Somehow in the Anglosphere the breathtakingly backwards and counterproductive agendas of the likes of J-Fo and J-Fra took off and misled bike infrastructure policy planning for decades. Looks like Anglosphere countries are still not always so great at accepting the notion that maybe someone else’s ideas (especially those on The Continent which is sooooo different) might work on their own turf:

  • Forester is still around spitting out nonsense, so there’s plenty fodder available to make more of these.

  • IanS

    As someone who rides that junction regularly, it is actually really complex. It is also where the East-West and North-South cycle superhighways meet so I think some signalling is inevitable to deal with the numerous flows of traffic. One of the challenges for this route (or any route of any length in London) is that London does not have a simple gridiron street pattern

  • It’s important to separate Boris’ rhetoric and reality. I spend considerable time in London, much of it on a Boris bike, and I do support this project. However, the design includes several awkward/dangerous junctions and creates numerous points of conflict between pedestrians, bicycle riders, disabled, and motorists. Whilst it is protected in some places it is quite unprotected in some very critical places.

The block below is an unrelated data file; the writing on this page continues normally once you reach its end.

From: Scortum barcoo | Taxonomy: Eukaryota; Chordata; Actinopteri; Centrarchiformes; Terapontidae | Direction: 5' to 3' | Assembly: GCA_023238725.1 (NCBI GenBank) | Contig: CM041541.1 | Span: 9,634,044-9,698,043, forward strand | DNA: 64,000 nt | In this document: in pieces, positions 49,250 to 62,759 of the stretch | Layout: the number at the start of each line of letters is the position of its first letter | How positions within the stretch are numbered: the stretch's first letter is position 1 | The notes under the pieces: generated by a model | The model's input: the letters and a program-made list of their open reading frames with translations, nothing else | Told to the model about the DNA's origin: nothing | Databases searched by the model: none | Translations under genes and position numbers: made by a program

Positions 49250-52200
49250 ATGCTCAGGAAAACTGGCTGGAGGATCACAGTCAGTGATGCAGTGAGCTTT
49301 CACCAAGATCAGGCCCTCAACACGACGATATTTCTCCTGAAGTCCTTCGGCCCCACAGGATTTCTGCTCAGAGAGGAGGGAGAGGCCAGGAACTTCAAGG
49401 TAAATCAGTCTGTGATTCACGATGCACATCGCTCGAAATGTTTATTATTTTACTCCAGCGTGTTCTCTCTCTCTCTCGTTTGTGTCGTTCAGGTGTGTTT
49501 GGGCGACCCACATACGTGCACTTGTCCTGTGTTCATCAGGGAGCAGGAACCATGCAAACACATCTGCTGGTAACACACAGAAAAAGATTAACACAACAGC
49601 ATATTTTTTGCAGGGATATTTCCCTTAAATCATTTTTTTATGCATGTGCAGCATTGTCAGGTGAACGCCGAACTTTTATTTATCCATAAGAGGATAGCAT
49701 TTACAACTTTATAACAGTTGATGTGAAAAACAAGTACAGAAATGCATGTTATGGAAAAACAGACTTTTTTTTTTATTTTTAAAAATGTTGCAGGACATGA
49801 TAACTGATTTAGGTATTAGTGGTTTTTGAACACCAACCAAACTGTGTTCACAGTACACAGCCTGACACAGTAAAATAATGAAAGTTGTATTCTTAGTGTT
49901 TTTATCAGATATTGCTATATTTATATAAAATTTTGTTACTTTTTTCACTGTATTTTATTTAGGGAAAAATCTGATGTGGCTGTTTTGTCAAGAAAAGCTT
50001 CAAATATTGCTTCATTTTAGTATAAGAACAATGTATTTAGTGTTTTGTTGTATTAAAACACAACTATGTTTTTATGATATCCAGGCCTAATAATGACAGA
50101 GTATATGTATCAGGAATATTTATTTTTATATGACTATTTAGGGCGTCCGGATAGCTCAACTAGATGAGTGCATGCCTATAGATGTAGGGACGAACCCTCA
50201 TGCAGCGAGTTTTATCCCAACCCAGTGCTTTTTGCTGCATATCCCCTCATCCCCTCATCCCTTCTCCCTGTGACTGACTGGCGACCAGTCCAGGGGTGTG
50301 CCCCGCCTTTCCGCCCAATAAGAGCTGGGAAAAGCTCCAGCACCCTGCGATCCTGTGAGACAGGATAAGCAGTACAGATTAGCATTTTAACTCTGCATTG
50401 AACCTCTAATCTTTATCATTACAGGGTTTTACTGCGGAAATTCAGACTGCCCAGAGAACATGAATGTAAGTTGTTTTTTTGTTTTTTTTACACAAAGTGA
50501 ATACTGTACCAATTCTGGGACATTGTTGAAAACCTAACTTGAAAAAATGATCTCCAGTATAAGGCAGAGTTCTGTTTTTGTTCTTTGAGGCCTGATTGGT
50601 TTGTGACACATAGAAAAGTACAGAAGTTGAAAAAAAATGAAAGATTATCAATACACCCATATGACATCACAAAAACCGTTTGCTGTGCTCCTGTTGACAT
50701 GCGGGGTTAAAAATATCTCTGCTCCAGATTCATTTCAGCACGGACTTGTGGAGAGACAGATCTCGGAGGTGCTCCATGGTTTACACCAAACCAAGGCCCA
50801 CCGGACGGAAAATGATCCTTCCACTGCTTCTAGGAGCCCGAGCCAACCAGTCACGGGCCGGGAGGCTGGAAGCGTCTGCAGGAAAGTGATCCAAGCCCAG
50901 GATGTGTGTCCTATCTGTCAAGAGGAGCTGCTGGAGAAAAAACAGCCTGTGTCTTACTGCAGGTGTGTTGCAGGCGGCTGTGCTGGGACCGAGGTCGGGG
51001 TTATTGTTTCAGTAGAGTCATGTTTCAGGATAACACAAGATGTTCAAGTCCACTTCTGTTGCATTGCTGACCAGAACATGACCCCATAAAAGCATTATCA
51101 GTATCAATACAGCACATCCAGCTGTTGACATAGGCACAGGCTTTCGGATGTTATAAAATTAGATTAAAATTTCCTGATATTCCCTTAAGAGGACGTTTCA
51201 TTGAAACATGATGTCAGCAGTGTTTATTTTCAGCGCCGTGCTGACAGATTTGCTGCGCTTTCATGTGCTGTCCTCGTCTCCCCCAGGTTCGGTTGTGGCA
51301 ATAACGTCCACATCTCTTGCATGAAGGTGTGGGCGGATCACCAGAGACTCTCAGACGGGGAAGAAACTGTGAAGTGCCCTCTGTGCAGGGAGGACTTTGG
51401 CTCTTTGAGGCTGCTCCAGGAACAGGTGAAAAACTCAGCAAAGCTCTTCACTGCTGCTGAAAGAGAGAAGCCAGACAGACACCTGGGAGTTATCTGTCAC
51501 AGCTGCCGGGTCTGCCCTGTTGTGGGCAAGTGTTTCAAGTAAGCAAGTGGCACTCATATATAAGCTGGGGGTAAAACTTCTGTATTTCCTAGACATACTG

It’s better than nothing but does fall far short of Dutch standards and could be improved considerably without additional funding or space requirements.

    For more on this project:

  • Jeff

    The protected bike lanes are on the left side because it interferes less with busses. In keeping with the theme of this comment thread, this is because New York is the only city in the world with both bikes and busses. We’re really, really special.

  • Joe Enoch


  • Southeasterner

    Is that expensive? In most American cities you would be talking about twice that much just to paint sharrows and put up a few yellow caution signs that say “share the road with bikes” – Seattle Greenways are the perfect example!

  • ahwr
  • Not quite, though I get what you’re saying. There has definitely been a lack of adequate designs for years. But for reference, $11mn/mile is what BRT costs.